4 Reasons Why Personal Finance Expert Tori Dunlap Is ‘Happy’ She Didn’t Buy a Home

The couple decides whether or not to sign the mortgage agreement while sitting at a bank desk.

Image source: Getty Images

It’s not always a smart decision.

the main points

  • Tori Dunlap nearly plunged into homeownership a few years ago, but backed out at the last minute.
  • Dunlap realized that buying a home was not the right decision for her at the time, for reasons of lifestyle and money.
  • An honest assessment of your wants and needs can help you decide if you are ready to become a homeowner.

Tori Dunlap is a financial influencer, blogger, and podcast producer. It focuses on teaching women financial skills and how to create a good life through them. On the last episode of her podcast, Financial FeminismDunlap noted that buying a home was (almost) her biggest financial mistake.

The idea that such a cornerstone of the highly acclaimed American Dream was a bad one might have come as a surprise to some people, but I knew right away where Dunlap came from. After all, I she did I bought a house in my twenties and it turned out to be so Biggest financial mistake. Dunlap gave four reasons why she was glad she didn’t buy, even though she could have almost afforded the house she bought and, in fact, is still renting. Here’s why.

1. Lifestyle

The COVID-19 pandemic has changed the face of American life in many ways, including motivating many people to give up renting and buy homes instead. This surge in demand, along with historically low interest rates, has driven up home prices. According to Redfin data, in July 2022, the median sales price for a US home was $412,198. And in some markets, this is actually quite cheap.

Tori Dunlap is located in the Pacific Northwest, and as she noted in her podcast episode, her job, friends, and social life were based in Seattle, an expensive metro area. She couldn’t afford to buy in Seattle, so the apartment she was trying to buy was more than an hour out of town, in an affordable area. This has left her on a long commute to and from work, and away from a city with great restaurants and other opportunities to have fun.

If you’re wondering if home ownership is right for you, ask yourself: Does buying this property mean I have to let go of aspects of my life as a tenant that I enjoy? You probably really hate doing yard work, and if you buy a house, you will have to maintain a green space. Perhaps, like Dunlap, you cannot buy property far from the city and the people you love. Under these circumstances, it is absolutely right to abandon the purchase.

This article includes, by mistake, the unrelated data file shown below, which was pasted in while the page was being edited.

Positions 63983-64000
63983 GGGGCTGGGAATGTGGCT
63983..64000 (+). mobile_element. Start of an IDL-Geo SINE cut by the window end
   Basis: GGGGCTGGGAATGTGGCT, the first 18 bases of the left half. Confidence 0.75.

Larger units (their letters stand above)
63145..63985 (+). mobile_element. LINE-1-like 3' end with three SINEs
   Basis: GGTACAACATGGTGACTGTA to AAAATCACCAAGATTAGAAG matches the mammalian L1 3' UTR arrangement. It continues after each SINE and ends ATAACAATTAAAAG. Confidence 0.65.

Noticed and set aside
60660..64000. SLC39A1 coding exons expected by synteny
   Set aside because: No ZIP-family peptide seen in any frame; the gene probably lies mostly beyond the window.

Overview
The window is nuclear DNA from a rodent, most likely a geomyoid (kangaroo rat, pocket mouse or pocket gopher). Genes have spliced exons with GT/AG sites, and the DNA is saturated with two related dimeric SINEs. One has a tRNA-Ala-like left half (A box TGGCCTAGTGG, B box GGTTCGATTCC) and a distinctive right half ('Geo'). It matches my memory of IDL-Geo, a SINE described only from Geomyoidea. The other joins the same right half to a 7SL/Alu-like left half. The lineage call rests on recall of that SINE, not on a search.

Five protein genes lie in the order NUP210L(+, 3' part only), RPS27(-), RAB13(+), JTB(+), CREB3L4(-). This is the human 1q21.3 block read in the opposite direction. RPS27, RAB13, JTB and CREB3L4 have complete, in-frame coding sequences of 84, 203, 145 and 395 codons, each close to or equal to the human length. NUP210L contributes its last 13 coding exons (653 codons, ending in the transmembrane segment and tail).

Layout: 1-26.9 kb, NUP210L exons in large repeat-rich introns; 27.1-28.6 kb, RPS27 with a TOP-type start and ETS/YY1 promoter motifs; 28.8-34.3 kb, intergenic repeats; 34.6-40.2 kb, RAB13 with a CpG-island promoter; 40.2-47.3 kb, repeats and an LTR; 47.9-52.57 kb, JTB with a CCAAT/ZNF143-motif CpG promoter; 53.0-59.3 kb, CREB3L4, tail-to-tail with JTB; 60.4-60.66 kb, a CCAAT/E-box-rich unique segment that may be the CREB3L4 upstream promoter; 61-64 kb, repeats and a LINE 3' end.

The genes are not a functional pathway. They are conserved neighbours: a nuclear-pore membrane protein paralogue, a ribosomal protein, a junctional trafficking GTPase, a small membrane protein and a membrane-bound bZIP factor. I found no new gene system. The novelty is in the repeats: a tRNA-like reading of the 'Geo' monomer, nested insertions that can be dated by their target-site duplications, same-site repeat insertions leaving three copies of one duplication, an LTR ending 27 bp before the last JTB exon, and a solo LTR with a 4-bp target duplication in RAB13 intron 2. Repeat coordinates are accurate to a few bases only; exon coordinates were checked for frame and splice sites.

2. Poor management of HOA

Dunlap was looking to buy an apartment rather than a single-family home. This means that she will be indebted to Homeowners Associationor HOA. In apartments and similar communities, HOA provides the rules that govern life for homeowners. They are also often responsible for the maintenance of the outdoor and common area. People have strong opinions about HOAs, and for good reason – I know I wouldn’t want to pay extra money and have someone tell me what color to paint my house or pets to get. Honestly, this self-determination is one of the biggest reasons why I Hoping to buy a house myself in the near future.

Dunlap discovered that the HOA of her soon-to-be apartment was inefficient and mismanaged, and tasks such as cleaning the gutter were neglected while the HOA squabbled and wasted money.

3. Emotional preparedness

Buying a home is a huge decision, and not just financially; There are emotional considerations involved, too. As a young man in his 20s, Dunlap wasn’t ready to be a homeowner.

Home ownership involves spending more money, energy, and more time maintaining possessions than many people may realize. It also commits to living in a specific area for a period of time. The longer you stay in the home you bought, the more likely you are to make money on the property when you sell it. Rent is a wiser prospect If you are not stable enough in your life or career to make this commitment.

4. Real estate agent issues

The last reason Tori Dunlap mentioned that she was glad she didn’t buy it was because she didn’t have anything good broker her work. The agent wasn’t supportive of her attempts to negotiate the price (which is a huge red flag!), and seemed more interested in getting his commission on the sale than in making sure the purchase was right for his customer.

A good real estate agent should be your biggest supporter in the home buying process, and if you don’t work with an agent, definitely find a new one. And if you realize while looking for a home that you’re not ready, a good agent will respect that as well. If you find a good dealer, reassess your life in a few years and see if you can work with them again if you’re ready to buy.

Buying a home is something many people dream of, and for good reason. But buying just because you have the money, and because you accepted that old adage about home ownership “the key to wealth,” is a bad idea. You better take your time with such an accessory (and costly) decision and really think about it, like Tori Dunlap did.

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